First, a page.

(CBS) — It wasn’t just a ground breaking today. For the South Side of Chicago, it’s a breakthrough.
A trauma center coming to the University of Chicago Medical Center.
CBS 2 Political Reporter Derrick Blakley reports on years of protest that moved an institution to act.
With the turn of a shovel, and smiles all around, work officially begins on the U of C’s new $43 million emergency room and trauma center.
But the university only moved forward with the project after years of protests about the lack of trauma services on the South Side.
“When my son, Kevin, passed, one of the things I had to think about was, would he have had a better chance of survival if he had was transported to a local trauma center?” says Ebony Ambrose.
Nineteen-year-old Kevin Ambrose, a Columbia College theater major, was shot outside the 47th Street Green Line station. He died on the way to Cook County’s Stroger Hospital, the nearest trauma center, nearly 7 miles away.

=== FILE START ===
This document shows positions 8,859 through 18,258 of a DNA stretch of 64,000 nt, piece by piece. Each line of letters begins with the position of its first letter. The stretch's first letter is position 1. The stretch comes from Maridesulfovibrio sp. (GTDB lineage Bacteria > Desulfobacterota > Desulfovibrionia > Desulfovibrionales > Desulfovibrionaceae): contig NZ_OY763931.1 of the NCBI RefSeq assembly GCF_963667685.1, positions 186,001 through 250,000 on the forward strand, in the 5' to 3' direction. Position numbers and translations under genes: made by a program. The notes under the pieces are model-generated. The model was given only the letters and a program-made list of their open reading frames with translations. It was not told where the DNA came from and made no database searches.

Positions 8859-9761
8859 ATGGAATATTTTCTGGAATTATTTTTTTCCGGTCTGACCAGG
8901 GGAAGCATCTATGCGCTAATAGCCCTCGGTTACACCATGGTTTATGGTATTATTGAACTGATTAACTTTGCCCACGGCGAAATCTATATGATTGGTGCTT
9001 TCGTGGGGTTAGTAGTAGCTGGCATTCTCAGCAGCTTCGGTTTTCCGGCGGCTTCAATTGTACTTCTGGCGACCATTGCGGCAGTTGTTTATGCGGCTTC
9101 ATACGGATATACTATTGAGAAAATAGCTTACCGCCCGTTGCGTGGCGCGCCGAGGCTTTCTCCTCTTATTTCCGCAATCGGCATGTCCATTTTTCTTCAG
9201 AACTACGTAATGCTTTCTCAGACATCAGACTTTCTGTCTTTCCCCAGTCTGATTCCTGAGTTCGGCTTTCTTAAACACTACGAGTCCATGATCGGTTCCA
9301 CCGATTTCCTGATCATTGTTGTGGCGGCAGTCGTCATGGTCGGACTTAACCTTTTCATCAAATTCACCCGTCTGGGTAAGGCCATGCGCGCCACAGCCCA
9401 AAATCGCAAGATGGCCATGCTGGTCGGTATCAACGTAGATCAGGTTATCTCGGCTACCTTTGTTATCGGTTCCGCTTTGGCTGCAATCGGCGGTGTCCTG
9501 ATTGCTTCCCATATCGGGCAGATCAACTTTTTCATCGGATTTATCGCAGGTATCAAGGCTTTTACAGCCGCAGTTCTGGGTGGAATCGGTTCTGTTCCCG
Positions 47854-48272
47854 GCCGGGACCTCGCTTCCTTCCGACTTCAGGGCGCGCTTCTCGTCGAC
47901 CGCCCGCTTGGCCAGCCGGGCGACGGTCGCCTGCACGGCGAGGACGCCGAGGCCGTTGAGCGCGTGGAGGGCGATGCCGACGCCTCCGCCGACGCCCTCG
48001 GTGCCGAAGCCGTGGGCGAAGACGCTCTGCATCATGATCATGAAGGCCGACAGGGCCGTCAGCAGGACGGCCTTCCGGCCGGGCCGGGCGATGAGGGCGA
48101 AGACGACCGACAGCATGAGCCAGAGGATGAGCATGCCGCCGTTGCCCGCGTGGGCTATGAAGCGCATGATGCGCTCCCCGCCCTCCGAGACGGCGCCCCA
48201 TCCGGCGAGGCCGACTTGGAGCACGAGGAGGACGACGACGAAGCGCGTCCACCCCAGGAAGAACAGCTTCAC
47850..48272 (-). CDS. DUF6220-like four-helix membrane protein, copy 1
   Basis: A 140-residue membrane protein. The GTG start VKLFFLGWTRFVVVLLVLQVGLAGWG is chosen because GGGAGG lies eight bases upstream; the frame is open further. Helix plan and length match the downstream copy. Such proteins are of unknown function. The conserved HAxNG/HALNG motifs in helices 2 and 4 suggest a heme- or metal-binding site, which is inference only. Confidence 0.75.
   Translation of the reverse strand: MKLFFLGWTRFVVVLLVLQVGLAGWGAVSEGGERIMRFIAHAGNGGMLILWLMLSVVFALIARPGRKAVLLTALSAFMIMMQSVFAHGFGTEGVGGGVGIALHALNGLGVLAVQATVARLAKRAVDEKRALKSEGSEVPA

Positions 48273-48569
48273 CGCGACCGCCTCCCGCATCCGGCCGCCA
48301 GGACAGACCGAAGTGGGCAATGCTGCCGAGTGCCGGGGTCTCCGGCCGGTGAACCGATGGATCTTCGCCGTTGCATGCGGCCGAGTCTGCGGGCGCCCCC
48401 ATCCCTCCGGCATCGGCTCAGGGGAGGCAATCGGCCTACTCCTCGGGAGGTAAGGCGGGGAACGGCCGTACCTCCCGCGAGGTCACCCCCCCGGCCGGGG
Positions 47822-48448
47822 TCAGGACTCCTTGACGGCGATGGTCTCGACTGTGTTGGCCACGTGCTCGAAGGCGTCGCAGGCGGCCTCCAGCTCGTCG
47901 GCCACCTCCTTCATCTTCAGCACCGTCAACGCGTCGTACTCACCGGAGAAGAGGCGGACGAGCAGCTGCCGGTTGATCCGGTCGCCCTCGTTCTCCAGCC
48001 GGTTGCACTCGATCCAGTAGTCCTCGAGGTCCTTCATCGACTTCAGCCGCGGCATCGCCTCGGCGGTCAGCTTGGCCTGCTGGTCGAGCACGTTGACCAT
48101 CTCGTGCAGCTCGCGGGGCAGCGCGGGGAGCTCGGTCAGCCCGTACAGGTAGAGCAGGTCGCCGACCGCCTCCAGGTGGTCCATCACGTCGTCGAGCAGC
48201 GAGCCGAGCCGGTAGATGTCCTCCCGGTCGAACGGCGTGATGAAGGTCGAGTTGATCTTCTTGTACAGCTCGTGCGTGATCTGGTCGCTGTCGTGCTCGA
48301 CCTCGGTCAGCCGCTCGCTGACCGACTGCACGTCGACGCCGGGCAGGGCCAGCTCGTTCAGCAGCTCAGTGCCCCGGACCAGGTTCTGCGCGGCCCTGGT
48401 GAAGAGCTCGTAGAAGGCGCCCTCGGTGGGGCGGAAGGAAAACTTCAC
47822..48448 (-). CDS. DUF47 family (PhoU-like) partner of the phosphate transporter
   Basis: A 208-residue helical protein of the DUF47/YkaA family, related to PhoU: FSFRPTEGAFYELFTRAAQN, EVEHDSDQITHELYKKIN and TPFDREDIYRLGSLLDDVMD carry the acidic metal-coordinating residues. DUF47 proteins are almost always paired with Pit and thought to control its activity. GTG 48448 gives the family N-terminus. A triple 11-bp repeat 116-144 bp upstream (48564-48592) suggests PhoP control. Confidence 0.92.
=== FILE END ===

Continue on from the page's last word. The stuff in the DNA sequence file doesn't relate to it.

Kevin’s death helped power a movement by his peers.
“I told them it’s a more powerful movement if it comes from the kids, because these are the people that are actually affected by it. Any one of these kids involved in this could have easily become gunshot victims themselves,” Ebony Ambrose says.
The U of C closed its adult trauma center in 1988, leaving a vacuum in where violence was rising.
“Race was a very important aspect of it going forward. We felt there was no desire to save black lives that were victims of black violence,” says Eric Russell of Justice League of Illinois.
Years of protest followed. The university listened. A grieving mother is grateful.
“Regardless of what side of the gun you’re on, we have a right to that level of care, and to have a fighting chance of being able to stay alive,” Ambrose says.
After her son’s death, Ebony Ambrose moved from the South Side, and now works at the Cradle Adoption Agency, needing to be involved in something beneficial.
The trauma center is scheduled to open in 2018.